Despite a search, I failed to find anything in the accessibility guide that explained how information contained in graphs (i.e., images) and thus inaccessible to screen readers could be communicated to those without sight. Text descriptions can be attached to a graph that can be accessed by screen readers, but those descriptions would not contain any information about the values in the graph. Apparently, a dashboard that is accessible to the blind would need to eliminate graphics altogether. As I said before, the result would not be a dashboard. When accessibility to information in dashboards is needed by those who are blind, it currently works best to give them an alternative that displays text and tables of values formatted for easy accessibility by screen readers. A table, even though it information, such as patterns of change and the means of comparing entire series of values, but no automated presentation of the data that isn’t visual could achieve that. At best, someone could write a description of the patterns and summarize the story contained in the graph with words, but that would require human intervention, which cannot be automated—at least not yet.
We should be concerned about accessibility to information, not only for those with disabilities. Good design makes information accessible. It is a sad fact of life, however, that everything cannot be made equally accessible to everyone. People differ in ability and experience. Accessibility is achieved by understanding these differences and designing communications in a way takes them into account. Accessibility is not achieved by slighting one audience in an attempt to meet the needs of another. So far, the business intelligence (BI) industry in general has not taken even the shared needs of humans into account, let alone the unique needs of particular groups. I’m not surprised that Oracle’s attempt to accommodate the needs of the visually impaired fails to exhibit thoughtful design. Oracle’s approach to accessibility so far is simpleminded, and certainly is not worthy of the name “business intelligence.”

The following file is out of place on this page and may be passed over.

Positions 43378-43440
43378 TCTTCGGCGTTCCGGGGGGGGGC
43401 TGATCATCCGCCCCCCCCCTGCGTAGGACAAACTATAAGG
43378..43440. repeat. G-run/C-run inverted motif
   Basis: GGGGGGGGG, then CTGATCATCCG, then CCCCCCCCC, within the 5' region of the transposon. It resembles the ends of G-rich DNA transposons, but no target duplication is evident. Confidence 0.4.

August 12th, 2013
This summer I’ve been spending most of my time working on a new book. The current working title is Signal. As the title suggests, this book will focus on analytical techniques for detecting signals in the midst of noisy data. And guess what? All data sets are noisy. In fact, at any given moment, most of the data that we collect are noise. This will always be true, because signals in data are the exception, not the rule.
Signal detection is actually getting harder with the advent of so-called Big Data. By its very nature, most Big Data will never be anything but noise. Collecting everything possible, based on the Big Data argument that the costs of doing so are negligible and that even data that you can’t imagine as useful today could become useful tomorrow, is a dangerous premise. The costs of collecting and storing everything extend far beyond the hardware that’s used to store it. People already struggle to use data effectively. This will become dramatically harder as the volume of data grows. Finding a needle in a haystack doesn’t get easier as you’re tossing more and more hay on the pile.
Most people who are responsible for data analysis in organizations have never been trained to do this work. An insidious assumption exists, promoted by software vendors, that knowing how to use a particular data analysis software product “auto-magically” imbues one with the skills of a data analyst. Even with good software—something that’s rare—this is far from true. Just as with any area of expertise, data analysis requires training and practice, practice, practice. Because few people whose work involves data analysis possess the required skills, much time is wasted and money lost as analysts pore over data without knowing what to look for. They end up chasing patterns that mean nothing and missing those that are gold. Essentially, data analysis is the process of signal detection.